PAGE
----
As this latest dispute between B.C.’s teachers and the province rages on, we can’t help but feel there are some lessons that just aren’t being learned.
If the teachers think rotating strikes are going to suddenly make the Liberals bend and hand them the contract that would make other public sector unions green with envy, they need to study their history.
Our governing MLAs have made it clear their priority is boasting about low taxes and business-friendly policies, not how much support teachers have in the classroom or boosting public-sector paycheques.
That said, the Liberals’ unnecessary escalation of the dispute by announcing they will cut teachers’ pay by 10 per cent and lock them out of the workplace before and after school seems like deliberate and mean-spirited provocation.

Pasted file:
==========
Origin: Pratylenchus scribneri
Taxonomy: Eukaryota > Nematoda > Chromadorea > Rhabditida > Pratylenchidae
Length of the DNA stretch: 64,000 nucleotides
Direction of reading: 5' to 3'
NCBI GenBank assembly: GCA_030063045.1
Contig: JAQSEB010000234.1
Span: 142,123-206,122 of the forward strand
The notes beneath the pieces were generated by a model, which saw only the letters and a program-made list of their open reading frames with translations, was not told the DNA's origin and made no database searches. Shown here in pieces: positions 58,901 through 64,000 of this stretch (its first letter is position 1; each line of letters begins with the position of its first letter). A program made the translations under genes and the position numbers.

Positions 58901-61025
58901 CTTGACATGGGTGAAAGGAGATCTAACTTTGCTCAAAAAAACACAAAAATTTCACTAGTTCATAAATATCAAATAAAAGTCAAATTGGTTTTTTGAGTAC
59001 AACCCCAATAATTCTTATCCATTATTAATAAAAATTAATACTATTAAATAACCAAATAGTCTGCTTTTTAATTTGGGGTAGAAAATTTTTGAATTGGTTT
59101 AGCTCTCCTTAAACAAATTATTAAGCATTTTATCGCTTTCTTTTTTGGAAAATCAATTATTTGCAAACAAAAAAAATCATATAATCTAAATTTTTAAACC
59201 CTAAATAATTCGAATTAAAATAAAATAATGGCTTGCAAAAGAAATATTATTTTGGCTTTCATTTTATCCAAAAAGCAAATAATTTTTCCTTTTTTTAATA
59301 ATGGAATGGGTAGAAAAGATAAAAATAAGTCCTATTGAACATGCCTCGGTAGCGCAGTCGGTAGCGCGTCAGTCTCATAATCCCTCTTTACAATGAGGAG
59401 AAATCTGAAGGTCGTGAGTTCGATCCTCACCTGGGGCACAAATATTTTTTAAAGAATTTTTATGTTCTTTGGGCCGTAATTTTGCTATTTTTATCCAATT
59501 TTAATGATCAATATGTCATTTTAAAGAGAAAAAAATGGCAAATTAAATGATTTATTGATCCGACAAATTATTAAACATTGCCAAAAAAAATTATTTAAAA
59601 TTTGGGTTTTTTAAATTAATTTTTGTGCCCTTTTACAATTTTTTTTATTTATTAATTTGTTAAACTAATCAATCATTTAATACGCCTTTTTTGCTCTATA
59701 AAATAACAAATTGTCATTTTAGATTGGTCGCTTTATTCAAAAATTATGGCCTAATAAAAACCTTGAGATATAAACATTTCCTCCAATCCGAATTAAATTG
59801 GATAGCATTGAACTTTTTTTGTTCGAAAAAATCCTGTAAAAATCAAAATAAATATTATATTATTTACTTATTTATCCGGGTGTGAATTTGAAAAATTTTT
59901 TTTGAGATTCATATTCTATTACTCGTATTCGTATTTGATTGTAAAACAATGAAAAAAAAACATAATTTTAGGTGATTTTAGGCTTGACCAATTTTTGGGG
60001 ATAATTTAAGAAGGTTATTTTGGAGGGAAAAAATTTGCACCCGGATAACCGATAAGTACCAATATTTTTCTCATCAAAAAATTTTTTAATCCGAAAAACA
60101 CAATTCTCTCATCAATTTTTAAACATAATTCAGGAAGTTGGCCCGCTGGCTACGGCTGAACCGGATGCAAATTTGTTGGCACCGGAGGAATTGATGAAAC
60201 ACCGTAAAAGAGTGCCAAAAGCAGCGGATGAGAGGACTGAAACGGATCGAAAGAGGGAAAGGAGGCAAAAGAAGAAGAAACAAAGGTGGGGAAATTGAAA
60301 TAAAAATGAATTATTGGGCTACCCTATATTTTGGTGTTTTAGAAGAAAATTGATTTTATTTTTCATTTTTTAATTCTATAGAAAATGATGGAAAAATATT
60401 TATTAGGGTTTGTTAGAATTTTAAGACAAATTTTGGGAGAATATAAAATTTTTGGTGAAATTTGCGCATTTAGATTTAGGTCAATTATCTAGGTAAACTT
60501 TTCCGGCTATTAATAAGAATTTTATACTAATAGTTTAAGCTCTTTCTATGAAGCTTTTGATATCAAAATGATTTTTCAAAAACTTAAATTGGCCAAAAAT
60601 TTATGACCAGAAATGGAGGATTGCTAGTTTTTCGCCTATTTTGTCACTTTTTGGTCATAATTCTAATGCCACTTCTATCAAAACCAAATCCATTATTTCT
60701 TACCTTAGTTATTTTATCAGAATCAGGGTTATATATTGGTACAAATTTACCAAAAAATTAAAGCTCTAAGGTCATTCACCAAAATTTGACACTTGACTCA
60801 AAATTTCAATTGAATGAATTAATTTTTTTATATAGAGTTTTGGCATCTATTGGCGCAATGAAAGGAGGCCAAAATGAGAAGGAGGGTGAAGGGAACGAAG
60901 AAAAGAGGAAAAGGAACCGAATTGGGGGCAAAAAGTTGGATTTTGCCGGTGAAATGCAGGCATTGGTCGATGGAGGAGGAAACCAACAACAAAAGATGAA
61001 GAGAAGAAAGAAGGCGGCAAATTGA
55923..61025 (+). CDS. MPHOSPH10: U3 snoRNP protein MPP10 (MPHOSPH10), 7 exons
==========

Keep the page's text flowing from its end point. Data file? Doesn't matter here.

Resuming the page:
It escalates the effects of the dispute already being felt by students and their parents. It appears designed to push teachers into ramping up their action.
The path to a potentially legislated settlement has been trampled down before by both sides. The last time this happened, the resulting stop-gap contract guaranteed we’d be back in this position barely a year later.
The antagonistic relationship between the two groups goes back more than a decade and seems destined to be poisoned for another 10 years.
Meanwhile, students who want a memorable graduation ceremony, report cards, or one more chance to compete in athletics are left not knowing what’s going to happen with one month left in the school year.
Both sides in this dispute could use an afternoon in detention.